I Am Ali
Kite

iTunes

Last Hijack

Netflix

A Long Way Down

What are you streaming this weekend?

Discover more titles that are now available to stream.

Recommended Discs & Deals of the Week: ‘Edge of Tomorrow,’ ‘Obvious Child,’ ‘Gravity,’ and More

Written by TFS Staff, October 7, 2014 at 4:50 pm 

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Every week we dive into the cream of the crop when it comes to home releases, including Blu-ray and DVDs, as well as recommended deals of the week. If we were provided screener copies, we’ll have our own write-up, but if that’s not the case, one can find official descriptions from the distributors. Check out our rundown below and return every Tuesday for the best films one can take home. Note that if you’re looking to support the site, every purchase you make through the links below helps us and is greatly appreciated.

Live Die Repeat: Edge of Tomorrow (Doug Liman)

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Edge of Tomorrow, Tom Cruise’s latest summer action vehicle, fits nicely into the group of recent blockbusters concerned with altering a distant past. Like X-Men: Days of Future Past or Godzilla, Edge of Tomorrow is also adapted from existing material, this time a Japanese science-fiction novel titled All You Need Is Kill. Created by Hiroshi Sakurazaka, it’s the backbone for director Doug Liman’s tent-pole about an unfortunate military major trapped in a perpetual time loop. Cruise has crafted a body of work consisting of drastic and bold characters; he has taken his star persona and flirted with physical and emotional recklessness to craft memorable moments in films as diverse as Magnolia and Mission Impossible: Ghost Protocol. These characteristics are notably absent at the start of Edge of Tomorrow, as Cruise plays Major William Cage, a figurehead used to sell a war to the public against an invading alien species. – Zade C. (full review)

Foreign Correspondent (Alfred Hitchcock)

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In 1940, Alfred Hitchcock made his official transition from the British film industry to Hollywood. And it was quite a year: his first two American movies, Rebecca and Foreign Correspondent, were both nominated for the best picture Oscar. Though Rebecca prevailed, Foreign Correspondent is the more quintessential Hitch film. A full-throttle espionage thriller, starring Joel McCrea as a green Yank reporter sent to Europe to get the scoop on the imminent war, it’s wall-to-wall witty repartee, head-spinning plot twists, and brilliantly mounted suspense set pieces, including an ocean plane crash climax with astonishing special effects. Foreign Correspondent deserves to be mentioned alongside The 39 Steps and North by Northwest as one of the master’s greatest adventures. – Criterion.com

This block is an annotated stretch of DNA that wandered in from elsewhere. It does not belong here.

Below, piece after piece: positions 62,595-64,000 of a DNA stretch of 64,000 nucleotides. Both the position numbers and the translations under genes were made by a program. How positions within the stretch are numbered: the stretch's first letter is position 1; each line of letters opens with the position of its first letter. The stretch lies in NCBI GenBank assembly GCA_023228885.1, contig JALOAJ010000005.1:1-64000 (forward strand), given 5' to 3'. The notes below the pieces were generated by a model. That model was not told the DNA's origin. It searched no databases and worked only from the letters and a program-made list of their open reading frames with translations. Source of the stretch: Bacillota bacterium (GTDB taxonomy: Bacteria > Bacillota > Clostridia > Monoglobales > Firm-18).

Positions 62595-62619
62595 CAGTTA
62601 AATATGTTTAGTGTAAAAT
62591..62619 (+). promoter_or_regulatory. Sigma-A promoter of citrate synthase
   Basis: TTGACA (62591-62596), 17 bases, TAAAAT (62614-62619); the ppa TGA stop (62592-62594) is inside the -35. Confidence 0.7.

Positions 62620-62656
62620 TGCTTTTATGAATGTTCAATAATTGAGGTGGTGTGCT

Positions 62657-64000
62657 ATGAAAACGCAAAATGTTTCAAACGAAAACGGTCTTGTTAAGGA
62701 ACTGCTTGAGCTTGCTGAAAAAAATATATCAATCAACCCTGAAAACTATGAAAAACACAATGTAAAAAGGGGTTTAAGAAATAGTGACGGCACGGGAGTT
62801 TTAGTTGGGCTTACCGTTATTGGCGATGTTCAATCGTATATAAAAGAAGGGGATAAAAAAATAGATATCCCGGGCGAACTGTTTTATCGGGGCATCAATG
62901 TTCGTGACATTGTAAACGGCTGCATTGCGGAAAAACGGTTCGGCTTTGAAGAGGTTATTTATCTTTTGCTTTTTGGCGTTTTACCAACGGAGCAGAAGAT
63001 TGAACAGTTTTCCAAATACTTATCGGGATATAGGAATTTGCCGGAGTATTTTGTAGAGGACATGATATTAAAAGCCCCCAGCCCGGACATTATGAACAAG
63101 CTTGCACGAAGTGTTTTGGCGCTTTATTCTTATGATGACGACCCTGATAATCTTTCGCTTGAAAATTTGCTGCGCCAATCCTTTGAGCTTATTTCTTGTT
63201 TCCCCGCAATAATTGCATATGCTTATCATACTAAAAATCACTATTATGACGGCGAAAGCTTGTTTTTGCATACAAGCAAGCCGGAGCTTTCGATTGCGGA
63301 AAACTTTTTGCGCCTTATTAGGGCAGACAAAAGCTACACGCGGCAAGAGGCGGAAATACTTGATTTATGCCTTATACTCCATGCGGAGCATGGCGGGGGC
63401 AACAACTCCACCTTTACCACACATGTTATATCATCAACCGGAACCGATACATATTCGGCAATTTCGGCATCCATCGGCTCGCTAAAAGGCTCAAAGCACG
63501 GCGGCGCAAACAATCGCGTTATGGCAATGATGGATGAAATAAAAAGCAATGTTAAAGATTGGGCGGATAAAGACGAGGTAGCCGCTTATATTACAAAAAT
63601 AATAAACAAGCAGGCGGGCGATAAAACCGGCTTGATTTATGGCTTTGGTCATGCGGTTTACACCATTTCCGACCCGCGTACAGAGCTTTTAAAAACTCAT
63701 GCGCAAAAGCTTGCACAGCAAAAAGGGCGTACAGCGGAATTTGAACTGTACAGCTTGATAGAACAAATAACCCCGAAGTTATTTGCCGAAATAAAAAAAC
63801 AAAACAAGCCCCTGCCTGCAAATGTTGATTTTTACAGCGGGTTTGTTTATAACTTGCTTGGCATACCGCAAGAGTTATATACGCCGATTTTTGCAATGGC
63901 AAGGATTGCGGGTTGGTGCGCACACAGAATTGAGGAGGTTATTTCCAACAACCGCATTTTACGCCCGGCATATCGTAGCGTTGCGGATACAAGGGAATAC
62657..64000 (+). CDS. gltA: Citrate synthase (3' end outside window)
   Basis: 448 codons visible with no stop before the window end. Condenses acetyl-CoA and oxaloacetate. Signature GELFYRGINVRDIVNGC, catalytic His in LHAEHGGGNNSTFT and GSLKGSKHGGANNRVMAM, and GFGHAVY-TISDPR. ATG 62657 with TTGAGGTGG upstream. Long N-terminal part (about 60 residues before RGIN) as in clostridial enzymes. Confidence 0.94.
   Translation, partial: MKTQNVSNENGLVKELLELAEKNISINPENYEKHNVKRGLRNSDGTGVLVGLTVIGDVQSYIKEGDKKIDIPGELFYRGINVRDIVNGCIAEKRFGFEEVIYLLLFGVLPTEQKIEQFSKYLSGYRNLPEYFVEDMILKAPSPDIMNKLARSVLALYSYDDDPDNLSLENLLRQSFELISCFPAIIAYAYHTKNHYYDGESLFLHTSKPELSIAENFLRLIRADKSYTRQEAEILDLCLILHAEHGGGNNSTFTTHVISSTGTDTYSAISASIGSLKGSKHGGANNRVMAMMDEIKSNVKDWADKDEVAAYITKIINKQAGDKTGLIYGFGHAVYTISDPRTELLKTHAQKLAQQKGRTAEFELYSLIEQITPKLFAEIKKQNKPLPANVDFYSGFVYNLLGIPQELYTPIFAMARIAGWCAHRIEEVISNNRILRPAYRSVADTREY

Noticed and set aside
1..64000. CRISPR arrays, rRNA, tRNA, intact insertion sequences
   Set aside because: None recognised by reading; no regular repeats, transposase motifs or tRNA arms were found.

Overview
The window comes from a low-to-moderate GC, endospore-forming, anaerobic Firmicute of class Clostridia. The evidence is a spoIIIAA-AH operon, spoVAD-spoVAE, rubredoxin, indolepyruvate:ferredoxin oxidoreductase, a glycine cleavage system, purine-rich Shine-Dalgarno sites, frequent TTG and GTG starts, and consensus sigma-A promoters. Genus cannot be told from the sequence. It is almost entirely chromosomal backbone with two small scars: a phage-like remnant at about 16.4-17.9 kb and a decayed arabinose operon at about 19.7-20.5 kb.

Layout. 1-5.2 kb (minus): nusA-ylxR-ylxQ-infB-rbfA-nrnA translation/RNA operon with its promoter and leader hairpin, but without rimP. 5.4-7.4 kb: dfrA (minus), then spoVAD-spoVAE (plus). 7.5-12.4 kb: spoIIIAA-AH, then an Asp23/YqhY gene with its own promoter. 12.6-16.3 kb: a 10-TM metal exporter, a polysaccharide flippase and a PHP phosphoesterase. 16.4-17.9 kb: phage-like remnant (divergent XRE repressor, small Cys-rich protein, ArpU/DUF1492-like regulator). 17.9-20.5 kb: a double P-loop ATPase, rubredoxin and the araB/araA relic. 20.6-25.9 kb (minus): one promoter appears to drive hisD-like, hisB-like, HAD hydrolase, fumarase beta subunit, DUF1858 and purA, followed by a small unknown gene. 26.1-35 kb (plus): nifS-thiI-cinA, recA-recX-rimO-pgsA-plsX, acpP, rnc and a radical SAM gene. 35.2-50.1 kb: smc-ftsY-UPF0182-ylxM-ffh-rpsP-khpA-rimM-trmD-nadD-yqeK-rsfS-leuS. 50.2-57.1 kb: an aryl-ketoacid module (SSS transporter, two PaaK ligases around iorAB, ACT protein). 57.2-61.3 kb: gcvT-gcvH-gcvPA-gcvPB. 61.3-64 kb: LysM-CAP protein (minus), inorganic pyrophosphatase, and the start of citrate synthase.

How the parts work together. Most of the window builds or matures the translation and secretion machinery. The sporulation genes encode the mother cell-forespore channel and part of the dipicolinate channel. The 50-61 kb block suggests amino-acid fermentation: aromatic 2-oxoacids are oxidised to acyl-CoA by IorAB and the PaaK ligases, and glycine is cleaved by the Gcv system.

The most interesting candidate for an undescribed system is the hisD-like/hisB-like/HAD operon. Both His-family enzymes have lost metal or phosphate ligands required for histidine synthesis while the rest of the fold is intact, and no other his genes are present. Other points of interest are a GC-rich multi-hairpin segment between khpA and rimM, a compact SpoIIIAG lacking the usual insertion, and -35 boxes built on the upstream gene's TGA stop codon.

Obvious Child (Gillian Robespierre)

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Obvious Child does well in tackling big issues that all women face without a wink or a shrug. And while writer/director Gillian Robespierre offers some political views throughout, she thankfully avoids the soapbox. Small in stature but big in laughs, this film announces comedian leading lady Jenny Slate, a talent we will hopefully see much more of in the near future. If Paul Feig‘s Bridesmaids can be credited for commercializing the female gross-out comedy of this day and age, Obvious Child does well in bringing it back down to earth within a more contained, personal environment. Robespierre’s film is unafraid to tackle big issues that all women face without a wink or a shrug, and while the political views presented throughout the film may turn off a certain conservative viewership, the film thankfully avoids a soapbox. The jokes and opinions and decisions these characters make accurately reflect the world they are living in. We believe and engage in the realm Robespierre has built, and, most importantly, understand these people fully. - Dan M. (full review)

Rent:

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Recommended Deals of the Week

(Note: new additions are in red)

The American (Blu-ray) – $6.00

Amelie (Blu-ray) - $6.94

Animal Kingdom (Blu-ray) – $7.08

Beyond the Black Rainbow (Blu-ray) – $9.99

The Big Lebowski (Blu-ray) – $9.24

The Cabin in the Woods (Blu-ray) - $7.88

Casino (Blu-ray) – $9.68

Drag Me To Hell (Blu-ray) – $8.49

Gangs of New York (Blu-ray) – $7.88

Goodfellas (Blu-ray) – $7.99

Gone Baby Gone (Blu-ray) – $6.00

Gravity (Blu-ray) – $12.00

Greenberg  (Blu-ray) – $5.42

The Grey (Blu-ray) – $9.49

Hanna (Blu-ray) – $7.88

Heat (Blu-ray) – $8.48

High Plains Drifter (Blu-ray) – $9.96

Hot Fuzz (Blu-ray) – $8.99

Hugo (Blu-ray) – $7.97

Inglorious Basterds (Blu-ray) – $8.00

I Saw the Devil (Blu-ray) – $9.99

Jackie Brown (Blu-ray) – $5.00

Knocked Up (Blu-ray) – $8.82

Looper (Blu-ray) – $9.99

Lost In Translation (Blu-ray) – $9.63

MacGruber (Blu-ray) – $7.69

Melancholia (Blu-ray) – $10.49

Mission: Impossible – Ghost Protocol (Blu-ray) – $8.58

No Country For Old Men (Blu-ray) – $4.50

Observe & Report (Blu-ray) – $6.74